Pound-for-pound king, Roman Gonzalez.
You'll need to get used to hearing that.
Gonzalez, the still undefeated Nicaraguan flyweight world champion who was elevated to the top spot in boxing’s mythical rankings by ESPN and Ring Magazine in recent weeks, blitzed through former multi-time world champion Brian Viloria on Saturday night for an impressive stoppage win.
Viloria, who hit the canvas for the first time in his career in Round 3, was game early but steadily began eating massive amounts of punishment as the fight wore on, which prompted a good stoppage six rounds later.
Gennady Golovkin and David Lemieux's showdown for the middleweight championship was the main event of the HBO pay-per-view, but Chris Mannix of Sports Illustrated was clear that many fans were there to see the smaller guys:
Ring Magazine's Ryan Songalia had video of the action that forced the stoppage:
Entering Saturday night there was sure to be some legitimate debate—given the lack of the obvious choice presented by Floyd Mayweather Jr.—on the rationale behind ranking a fighter tops in the sport when many fight fans didn't even know him six months ago.
But Chocolatito is the right man at the right time, and thrashing Viloria only underscores that fact.
He’s the rare type of fighter who can break molds and challenge our assumptions about the sport and what it means to be a star.
Gonzalez is the anti-Mayweather in so many ways.
He’s a modest, non-polarizing figure who came from literally nothing and rocketed to the throne reserved for the sport’s best fighter regardless of weight class (in a division not known for producing them) just about six months after many boxing fans saw him fight for the very first time.
He doesn't pitty-pat or play around in the ring but instead chooses to attack with the same ferocity of a chainsaw cutting its way through the base of a tree.
That's often what happens when you have a fighter who made it big from nothing.
Gonzalez recounted key elements of his humble beginnings in the sport to ESPN's Dan Rafael, which included coming from a poor family in Managua (his country’s capital city) and being trained and mentored throughout his amateur and early professional days by the late Alexis Arguello, Nicaragua’s greatest fighter.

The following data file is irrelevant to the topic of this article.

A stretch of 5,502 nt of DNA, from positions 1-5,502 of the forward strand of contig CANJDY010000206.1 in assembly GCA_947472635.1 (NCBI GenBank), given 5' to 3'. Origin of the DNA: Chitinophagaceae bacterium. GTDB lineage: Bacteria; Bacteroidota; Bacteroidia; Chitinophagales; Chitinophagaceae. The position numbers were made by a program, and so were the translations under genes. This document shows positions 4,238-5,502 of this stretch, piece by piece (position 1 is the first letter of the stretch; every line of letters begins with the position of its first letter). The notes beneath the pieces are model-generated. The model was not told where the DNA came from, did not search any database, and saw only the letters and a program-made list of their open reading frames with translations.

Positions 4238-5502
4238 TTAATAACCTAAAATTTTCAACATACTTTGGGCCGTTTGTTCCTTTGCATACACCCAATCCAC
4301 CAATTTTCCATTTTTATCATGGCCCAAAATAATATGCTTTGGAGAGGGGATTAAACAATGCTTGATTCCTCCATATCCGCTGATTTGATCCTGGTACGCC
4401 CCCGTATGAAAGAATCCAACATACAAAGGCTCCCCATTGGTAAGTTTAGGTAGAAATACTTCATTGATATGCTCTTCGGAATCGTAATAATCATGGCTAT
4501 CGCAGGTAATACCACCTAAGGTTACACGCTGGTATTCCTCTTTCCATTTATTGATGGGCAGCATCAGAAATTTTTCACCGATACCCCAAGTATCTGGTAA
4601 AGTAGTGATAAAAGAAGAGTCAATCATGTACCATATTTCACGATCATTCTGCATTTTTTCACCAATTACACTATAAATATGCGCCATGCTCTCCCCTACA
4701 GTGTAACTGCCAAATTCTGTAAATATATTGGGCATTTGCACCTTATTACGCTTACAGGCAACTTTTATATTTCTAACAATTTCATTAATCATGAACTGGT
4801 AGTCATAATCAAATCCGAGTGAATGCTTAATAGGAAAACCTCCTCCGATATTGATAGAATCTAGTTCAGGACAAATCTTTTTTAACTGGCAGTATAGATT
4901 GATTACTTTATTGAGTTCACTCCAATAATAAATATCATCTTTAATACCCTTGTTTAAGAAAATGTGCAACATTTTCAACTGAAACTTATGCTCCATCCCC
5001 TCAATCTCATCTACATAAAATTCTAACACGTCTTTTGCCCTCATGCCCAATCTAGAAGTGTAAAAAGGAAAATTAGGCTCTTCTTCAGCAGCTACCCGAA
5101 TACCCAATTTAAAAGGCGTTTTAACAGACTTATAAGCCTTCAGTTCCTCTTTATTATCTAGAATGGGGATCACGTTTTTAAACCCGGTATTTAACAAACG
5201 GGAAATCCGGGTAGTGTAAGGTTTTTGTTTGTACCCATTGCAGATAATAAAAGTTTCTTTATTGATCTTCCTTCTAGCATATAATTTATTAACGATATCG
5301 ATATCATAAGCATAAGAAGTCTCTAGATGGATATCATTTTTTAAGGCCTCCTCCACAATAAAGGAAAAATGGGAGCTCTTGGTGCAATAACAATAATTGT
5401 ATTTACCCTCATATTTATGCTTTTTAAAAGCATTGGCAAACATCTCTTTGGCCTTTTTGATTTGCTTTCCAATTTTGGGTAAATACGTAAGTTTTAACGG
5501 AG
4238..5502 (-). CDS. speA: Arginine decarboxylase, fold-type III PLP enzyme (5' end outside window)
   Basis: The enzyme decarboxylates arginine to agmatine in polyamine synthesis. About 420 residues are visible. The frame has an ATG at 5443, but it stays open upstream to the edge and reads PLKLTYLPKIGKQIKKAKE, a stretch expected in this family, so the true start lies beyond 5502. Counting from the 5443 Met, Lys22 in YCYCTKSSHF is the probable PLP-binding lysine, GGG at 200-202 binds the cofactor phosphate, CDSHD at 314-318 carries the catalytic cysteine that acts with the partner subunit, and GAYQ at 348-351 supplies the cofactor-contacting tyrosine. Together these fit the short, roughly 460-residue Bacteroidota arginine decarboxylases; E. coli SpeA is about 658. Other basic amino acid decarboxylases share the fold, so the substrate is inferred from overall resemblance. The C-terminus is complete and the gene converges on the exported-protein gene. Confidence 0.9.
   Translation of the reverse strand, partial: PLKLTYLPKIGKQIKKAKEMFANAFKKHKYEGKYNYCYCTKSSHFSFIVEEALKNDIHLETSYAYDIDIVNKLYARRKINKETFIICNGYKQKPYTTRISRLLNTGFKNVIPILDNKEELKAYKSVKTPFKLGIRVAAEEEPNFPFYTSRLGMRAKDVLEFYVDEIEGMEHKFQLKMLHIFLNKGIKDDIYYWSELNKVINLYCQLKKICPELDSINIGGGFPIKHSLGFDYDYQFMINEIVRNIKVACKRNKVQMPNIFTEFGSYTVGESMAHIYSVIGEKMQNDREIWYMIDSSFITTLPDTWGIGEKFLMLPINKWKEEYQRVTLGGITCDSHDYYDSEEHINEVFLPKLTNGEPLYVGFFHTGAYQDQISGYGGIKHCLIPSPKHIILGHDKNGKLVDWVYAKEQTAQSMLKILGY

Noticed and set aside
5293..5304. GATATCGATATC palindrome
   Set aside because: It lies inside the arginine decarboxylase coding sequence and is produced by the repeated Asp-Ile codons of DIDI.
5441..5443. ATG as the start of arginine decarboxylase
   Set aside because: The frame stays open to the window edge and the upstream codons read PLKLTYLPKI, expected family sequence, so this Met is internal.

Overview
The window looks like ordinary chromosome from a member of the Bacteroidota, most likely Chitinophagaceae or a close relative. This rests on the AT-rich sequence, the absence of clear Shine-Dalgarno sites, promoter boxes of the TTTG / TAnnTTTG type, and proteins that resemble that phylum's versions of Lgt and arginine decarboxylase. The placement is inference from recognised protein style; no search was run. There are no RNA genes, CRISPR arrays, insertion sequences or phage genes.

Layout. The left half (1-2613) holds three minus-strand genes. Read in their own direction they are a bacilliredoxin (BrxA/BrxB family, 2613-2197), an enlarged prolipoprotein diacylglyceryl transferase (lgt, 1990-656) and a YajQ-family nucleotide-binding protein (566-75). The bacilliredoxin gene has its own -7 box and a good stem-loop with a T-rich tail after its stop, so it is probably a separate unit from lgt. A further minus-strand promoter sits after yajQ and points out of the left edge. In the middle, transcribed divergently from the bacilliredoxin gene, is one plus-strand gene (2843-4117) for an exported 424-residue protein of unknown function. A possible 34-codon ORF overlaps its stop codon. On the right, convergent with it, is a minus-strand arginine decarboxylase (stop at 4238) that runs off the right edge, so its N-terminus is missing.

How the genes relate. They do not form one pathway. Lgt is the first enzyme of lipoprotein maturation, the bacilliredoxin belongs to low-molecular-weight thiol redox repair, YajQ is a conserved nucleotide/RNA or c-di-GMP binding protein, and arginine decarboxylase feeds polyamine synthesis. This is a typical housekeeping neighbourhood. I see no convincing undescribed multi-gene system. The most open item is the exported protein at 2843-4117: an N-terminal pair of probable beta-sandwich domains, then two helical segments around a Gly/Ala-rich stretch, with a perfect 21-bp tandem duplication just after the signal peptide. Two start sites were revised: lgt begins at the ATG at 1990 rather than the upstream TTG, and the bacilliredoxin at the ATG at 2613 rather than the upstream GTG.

He looked a lot like Arguello on Saturday night, and that's about one of the best compliments you can give a fighter. It was in the explosive way that he carried his hands.
Chocolatito's family was too poor to afford boxing gloves, so he used discarded work gloves and a milk sack filled with dirt as a heavy bag, something he never keeps far from his mind.
“When I go back I would never have imagined that I could be No. 1 pound-for-pound fighter or have won three world championships," Gonzalez said, per Rafael. "I have taken care of myself. That is one of the great lessons I have learned.”
Gonzalez doesn’t do brash or flash.
He’s content to let his fists and ample boxing skill do the talking for him.
The 28-year-old spent much of his career as an insider secret for most boxing fans—the type of fighter who finds himself a niche community of fans who light up comments sections and message boards in the hopes of getting some new eyes on their guy.
His HBO debut in April (a dominant two-round blowout of former titlist Edgar Sosa) was largely the result of the groundswell of fans “in the know” building his case, and a second slot, co-featuring a hotly anticipated PPV, completely collapsed the dam between the fighter and the mainstream.
Gonzalez now has the chance to develop the type of traction in the sport that’s rare and hard to achieve for fighters who occupy weight classes that don’t traditionally appear on the radars of many fight fans, at least in the United States.
American fight fans have traditionally been reluctant to invest too much in the fighters who occupy the lower rungs on the weight-division ladder, but they seemed invested in Gonzalez, if crowd reactions were any indication Saturday night:
There have been plenty of good and great fighters occupying the space between 105 and 112 pounds, but the main base of support for those divisions (generally speaking) comes from Latin America and Asia.
Mark “Too Sharp” Johnson and Michael Carbajal (both Hall of Fame fighters) are among the best of the American lot, for sure (as is Viloria), but neither man was ever considered to be the very best fighter in the entire sport.
You don’t find many American fighters in the lower weight divisions these days. The fighters are better known for their active and engaging styles rather than huge punching power. That, perhaps, explains some of the aversion from American fans who appreciate big shots and hard falls.
Gonzalez has a chance to blow the perception that the smaller fighters can’t punch right out of the water.
He's undefeated in 44 professional fights with 38 of those wins coming inside the distance—and many in short order.
That’s good for an astounding (in any weight class) 86 percent knockout rate.
Chocolatito has already won world titles in three weight divisions (minimumweight, junior flyweight and flyweight) and is currently recognized by the WBC and Ring Magazine as the legitimate champion at 112 pounds.
He’s beaten a virtual who’s who down there (in the lower weight classes) including Viloria, Sosa, Juan Francisco Estrada (a potential top-10 pound-for-pound fighter), Francisco Rodriguez and Akira Yaegashi.
He’s the goods, and potential fights with Naoya Inoue (the undefeated Japanese prodigy and current WBO flyweight champion) and a rematch with Estrada have the type of big-fight potential (if developed correctly) not seen in many years this far down the weight ladder.
Gonzalez is truly one of a kind, so much so that calling him the pound-for-pound king only begins to scratch the surface of his potential.